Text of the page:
Attractions in Jerusalem
Al Wasiti Art Centre: Neighborhood: East Jerusalem
Category: Museums & Galleries
13 Samman Assidiq Street, (Sheikh Jarrah)
Jerusalem, Israel,
+972 2 582 2859
Basilica of the Agony of the Lord:
Category: Tourist Attractions & Sightseeing
Foot of the Mount of Olives
Jerusalem, Israel, 91190
+972 2 626 6444
Bethpage: Roman Catholic church and shrine
Neighborhood: East Jerusalem
Category: Tourist Attractions & Sightseeing
Mount of Olives (eastern slope)
Jerusalem, Israel,
+972 2 625 8844 (Tourist Information)
5 of 20 Attractions in Jerusalem
Chapel of the Ascension: Medieval shrine
Neighborhood: East Jerusalem
Category: Tourist Attractions & Sightseeing
53 Mount of Olives Road, (In the mosque courtyard)
Jerusalem, Israel, 91191
+972 2 628 4373
Dominus Flevit: Roman Catholic chapel
Neighborhood: East Jerusalem
Category: Tourist Attractions & Sightseeing
Mount of Olives
Jerusalem, Israel, 91999
+972 2 627 4931
7 of 20 Attractions in Jerusalem
Evangelical Lutheran Church of the Ascension (Augusta+Victoria)
Neighborhood: East Jerusalem
Category: Tourist Attractions & Sightseeing
Mount of Olives, (near Hebrew University campus)
Jerusalem, Israel, 91140
+972 2 627 6111
8 of 20 Attractions in Jerusalem
Garden Tomb: Tomb of Christ
Neighborhood: East Jerusalem
Category: Tourist Attractions & Sightseeing
Conrad Schick Street, off Nablus Road, near Damascus Gate
Jerusalem, Israel, 91193
+972 2 627 2745
Mount Scopus Botanical Garden
Neighborhood: East Jerusalem
Category: Tourist Attractions & Sightseeing
Mount Scopus, Hebrew University Campus
Jerusalem, Israel,
Mount of Olives: Popular snapshot spot
Neighborhood: East Jerusalem
Category: Tourist Attractions & Sightseeing
Mount of Olives Road
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There is a lot of fuss about East Jerusalem. East Jerusalem includes Jerusalem's Old City (Jerusalem) and some of the holiest sites of Judaism, Christianity and Islam, such as the Temple Mount, Western Wall, Al-Aqsa Mosque and the Church of the Holy Sepulchre. The term "East Jerusalem" may refer to either the area under Jordanian rule between 1949 and 1967 which was incorporated into the municipality of Jerusalem after 1967, covering some 70 km2 (27 sq mi), or the territory of the pre-1967 Jordanian municipality, covering 6.4 km2 (2 sq mi).
Following the 1948 Arab-Israeli War, Jerusalem was divided into two parts � the western portion, populated primarily by Jews, came under Israeli rule, while the eastern portion, populated mainly by Arabs, came under Jordanian rule. Arabs living in such western Jerusalem neighbourhoods as Katamon or Malha were forced to leave; the same fate befell Jews in the eastern areas, including the Old City (Jerusalem) and Silwan. The only eastern area of the city that remained in Israeli hands throughout the 19 years of Jordanian rule was Mt. Scopus, where the Hebrew University is located, which formed an enclave during that period and therefore is not considered part of East Jerusalem. Following the 1967 Six-Day War, the eastern part of Jerusalem came under Israeli rule and was annexed to Jerusalem, together with several neighbouring West Bank villages. In November 1967, the United Nations Security Council Resolution 242 was passed, calling for Israel to withdraw "from territories occupied in the recent conflict". In 1980, the Knesset passed the Jerusalem Law which declared that "Jerusalem, complete and united, is the capital of Israel", however, without specifying boundaries.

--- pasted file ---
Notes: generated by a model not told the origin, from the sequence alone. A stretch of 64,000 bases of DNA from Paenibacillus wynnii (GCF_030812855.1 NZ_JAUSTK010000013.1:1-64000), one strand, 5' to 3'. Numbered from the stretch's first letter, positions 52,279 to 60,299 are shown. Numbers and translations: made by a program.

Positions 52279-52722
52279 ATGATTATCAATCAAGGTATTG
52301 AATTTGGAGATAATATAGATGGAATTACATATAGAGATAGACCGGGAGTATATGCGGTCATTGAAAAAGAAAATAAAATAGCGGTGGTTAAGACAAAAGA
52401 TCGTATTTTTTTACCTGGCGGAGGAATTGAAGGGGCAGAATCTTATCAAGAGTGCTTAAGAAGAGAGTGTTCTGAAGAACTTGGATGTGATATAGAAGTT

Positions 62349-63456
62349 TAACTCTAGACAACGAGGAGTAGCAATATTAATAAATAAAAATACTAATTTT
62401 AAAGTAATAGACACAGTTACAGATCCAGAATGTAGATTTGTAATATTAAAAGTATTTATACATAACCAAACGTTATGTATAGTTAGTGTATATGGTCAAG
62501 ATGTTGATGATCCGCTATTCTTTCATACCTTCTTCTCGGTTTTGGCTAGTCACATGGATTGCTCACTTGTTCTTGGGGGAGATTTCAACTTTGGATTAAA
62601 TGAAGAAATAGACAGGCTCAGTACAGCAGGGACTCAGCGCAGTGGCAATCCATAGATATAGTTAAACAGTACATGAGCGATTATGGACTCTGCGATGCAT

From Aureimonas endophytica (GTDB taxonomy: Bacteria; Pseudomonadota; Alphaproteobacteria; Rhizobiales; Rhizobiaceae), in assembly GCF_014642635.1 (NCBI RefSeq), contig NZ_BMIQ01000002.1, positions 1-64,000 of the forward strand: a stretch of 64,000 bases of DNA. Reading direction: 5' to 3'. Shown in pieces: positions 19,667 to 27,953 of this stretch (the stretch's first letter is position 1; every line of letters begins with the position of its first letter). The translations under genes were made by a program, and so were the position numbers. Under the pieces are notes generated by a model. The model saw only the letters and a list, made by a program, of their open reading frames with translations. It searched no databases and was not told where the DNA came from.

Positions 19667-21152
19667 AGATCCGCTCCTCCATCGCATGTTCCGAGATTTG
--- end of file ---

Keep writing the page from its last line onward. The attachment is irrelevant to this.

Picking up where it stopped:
A census conducted by the Israeli authorities in 1967 registered 66,000 Palestinian residents (44,000 residing in the area known before the 1967 war as East Jerusalem; and 22,000, in the West Bank area annexed to Jerusalem after the war). Only a few hundred Jews were living in East Jerusalem at that time. By June 1993, a Jewish majority was established in East Jerusalem: 155,000 Jews were officially-registered residents, as compared to 150,000 Palestinians.
As of 2006, the population of East Jerusalem was 428,304, comprising 59.5% of Jerusalem's residents. Of these, 181,457 (42%) are Jews, (comprising 39% of the Jewish population of Jerusalem as a whole), 229,004 (53%) are Muslim (comprising 99% of the Muslim population of Jerusalem) and 13,638 (3%) are Christian (comprising 92% of the Christian population of Jerusalem). The size of the Palestinian population living in East Jerusalem is controversial because of political implications. In 2008, the Palestinian Central Bureau of Statistics reported the number of Palestinians living in East Jerusalem was 208,000 according to a recently completed census.
As of 2005, East Jerusalem's main Arab neighborhoods include Shuafat (34,700), Beit Hanina (24,745), a-Sawana (22,127), Jabal Mukaber (16,030), Ras al-'Amud (14,841) and the lower part of Abu Tor (14,614). East Jerusalem's main Jewish neighborhoods include Pisgat Ze'ev (41,208), Gilo (27,258), Ramot Alon (22,460), Neve Yaakov (20,156), and East Talpiyot (12,158). The Old City has an Arab population of 32,635 and a Jewish population of 3,942.
Museums - Complete Jerusalem museums travel guide provides all museums listing in Jerusalem.
Religious Sites - Jerusalem is the location of a number of specific places sacred to one or more of the three monotheistic religions, Judaism, Christianity, and Islam.
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East Jerusalem tour with tourist guide "Kobi" to the secrets of old city of Jerusalem.

East Jerusalem